Houston Cancer Institute, PA
Cancer Treatment located in West Houston, Clear Lake, Spring, and Katy, TX
Typically, you can trust your white blood cells to keep your blood free of harmful bacteria and other pathogens. Too many white blood cells could point to one of several leukemias, which the cancer specialists at the Houston Cancer Institute, PA, can diagnose and treat with chemotherapy or immunotherapy. Set up your appointment at any of the three Houston, Texas, locations or the location in Katy, Texas, by calling the nearest office or booking online today.
What are leukemias?
Leukemias are a category of blood cancers that affect white blood cells. Your white blood cells play an important role in your immune system by clearing the blood of invasive bacteria, fungi, viruses, and other cells that don’t belong there or could harm you.
If you have leukemia, the number of white blood cells in your system increases by a lot because of accelerated cell division. It happens in a few different ways depending on the type of leukemia you have.
Leukemia starts in the bone marrow, which produces your blood cells. After production, white blood cells flow through your blood and the lymph fluid in your lymphatic system. Some white blood cells come from the spleen and lymph nodes, so the cancerous cells tend to cluster together in these organs.
What are some early signs of leukemias?
Leukemias, like other cancers, can be hard to pinpoint from their ambiguous symptoms alone. However, there are some key symptoms that can show up as the cancer develops and spreads. Some of the most common early signs of leukemias are:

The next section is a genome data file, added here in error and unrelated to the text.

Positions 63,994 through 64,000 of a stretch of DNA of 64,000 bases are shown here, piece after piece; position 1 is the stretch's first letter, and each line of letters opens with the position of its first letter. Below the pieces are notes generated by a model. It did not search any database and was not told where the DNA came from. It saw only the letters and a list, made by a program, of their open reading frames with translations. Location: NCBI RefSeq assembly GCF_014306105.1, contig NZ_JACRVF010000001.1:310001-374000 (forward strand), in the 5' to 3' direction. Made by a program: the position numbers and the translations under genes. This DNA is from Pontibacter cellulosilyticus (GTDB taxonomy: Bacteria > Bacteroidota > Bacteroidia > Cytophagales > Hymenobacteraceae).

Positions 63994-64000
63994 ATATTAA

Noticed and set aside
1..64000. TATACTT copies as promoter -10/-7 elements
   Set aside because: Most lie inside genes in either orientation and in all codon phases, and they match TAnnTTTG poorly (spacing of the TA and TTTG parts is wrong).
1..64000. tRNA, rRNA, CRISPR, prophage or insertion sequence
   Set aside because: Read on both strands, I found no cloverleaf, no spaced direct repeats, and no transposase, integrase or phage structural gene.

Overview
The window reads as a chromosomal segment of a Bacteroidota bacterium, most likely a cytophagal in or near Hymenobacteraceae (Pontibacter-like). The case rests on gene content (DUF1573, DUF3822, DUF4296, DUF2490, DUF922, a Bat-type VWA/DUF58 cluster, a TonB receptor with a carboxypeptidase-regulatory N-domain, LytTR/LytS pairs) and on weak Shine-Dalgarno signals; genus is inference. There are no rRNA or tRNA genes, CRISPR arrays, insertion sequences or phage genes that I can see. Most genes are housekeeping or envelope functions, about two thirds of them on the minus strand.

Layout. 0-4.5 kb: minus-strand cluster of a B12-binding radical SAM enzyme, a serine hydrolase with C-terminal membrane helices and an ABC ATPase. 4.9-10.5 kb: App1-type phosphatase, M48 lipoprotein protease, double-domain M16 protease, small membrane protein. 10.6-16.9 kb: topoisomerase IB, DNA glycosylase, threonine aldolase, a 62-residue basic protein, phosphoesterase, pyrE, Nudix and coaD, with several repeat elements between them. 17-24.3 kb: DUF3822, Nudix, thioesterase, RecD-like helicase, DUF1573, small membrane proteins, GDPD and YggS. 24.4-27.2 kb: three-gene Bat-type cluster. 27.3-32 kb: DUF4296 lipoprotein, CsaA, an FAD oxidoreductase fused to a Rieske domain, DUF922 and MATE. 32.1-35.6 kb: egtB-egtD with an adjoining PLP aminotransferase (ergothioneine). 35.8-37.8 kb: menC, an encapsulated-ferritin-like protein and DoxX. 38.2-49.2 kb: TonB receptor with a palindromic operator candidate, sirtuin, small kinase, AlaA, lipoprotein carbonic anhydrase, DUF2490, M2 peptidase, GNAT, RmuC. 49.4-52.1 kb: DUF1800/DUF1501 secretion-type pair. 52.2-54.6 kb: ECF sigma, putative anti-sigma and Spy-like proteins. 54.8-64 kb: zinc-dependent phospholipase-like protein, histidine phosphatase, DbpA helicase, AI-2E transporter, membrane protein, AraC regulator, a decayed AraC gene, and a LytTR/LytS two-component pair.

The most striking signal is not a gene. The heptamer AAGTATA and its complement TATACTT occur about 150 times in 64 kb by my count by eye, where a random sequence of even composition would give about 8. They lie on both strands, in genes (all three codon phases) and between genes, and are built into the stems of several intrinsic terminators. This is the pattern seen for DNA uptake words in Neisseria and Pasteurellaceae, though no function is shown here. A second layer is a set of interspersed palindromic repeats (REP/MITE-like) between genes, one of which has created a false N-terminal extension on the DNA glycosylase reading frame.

- Night sweats
- Swollen lymph nodes, most noticeably in the neck and armpits
- Bruising easily
- Fever and chills
- Red spots on the skin
- Bone pain
- Unexplained weight loss
Since these symptoms are typical of other conditions and diseases, many of which are less serious than leukemia, you should contact the Houston Cancer Institute, PA, for a specialist assessment.
Several different tests can detect leukemia, including complete blood count (CBC) and tissue biopsies of the bone marrow or lymph nodes. Then, your provider stages the cancer after viewing the cells under a microscope to determine your outlook with treatment.
What are my treatment options for leukemia?
Leukemias can be trickier to treat than other types of cancer since it's a blood disorder and can spread easily. After staging cancer, your specialist at Houston Cancer Institute, PA, decides when you should start treatment and which treatments are appropriate for your case.
For most leukemia cases, treatment options are:
Immunotherapy is a way of treating cancer by enhancing the immune system, which makes sense as a treatment for leukemias since they affect the immune system. There are a few different types, but they all train your immune system to recognize and eliminate cancerous cells.
Chemotherapy is a way of treating cancer with systemic medications. The specific drugs included in your chemotherapy depend on the type of leukemia you have.
Radiation therapy is a treatment that damages leukemia cells to stop their growth. It uses X-rays or other beams of energy.
Bone marrow transplant
A bone marrow transplant replaces your bone marrow with healthy donor stem cells. Your physician recommends getting either chemotherapy or radiation before undergoing this procedure.
Don’t let leukemia go undetected. If you experience unusual symptoms like fatigue, bone pain, or mysterious red spots on the skin, call Houston Cancer Institute, PA, or request an appointment online today.
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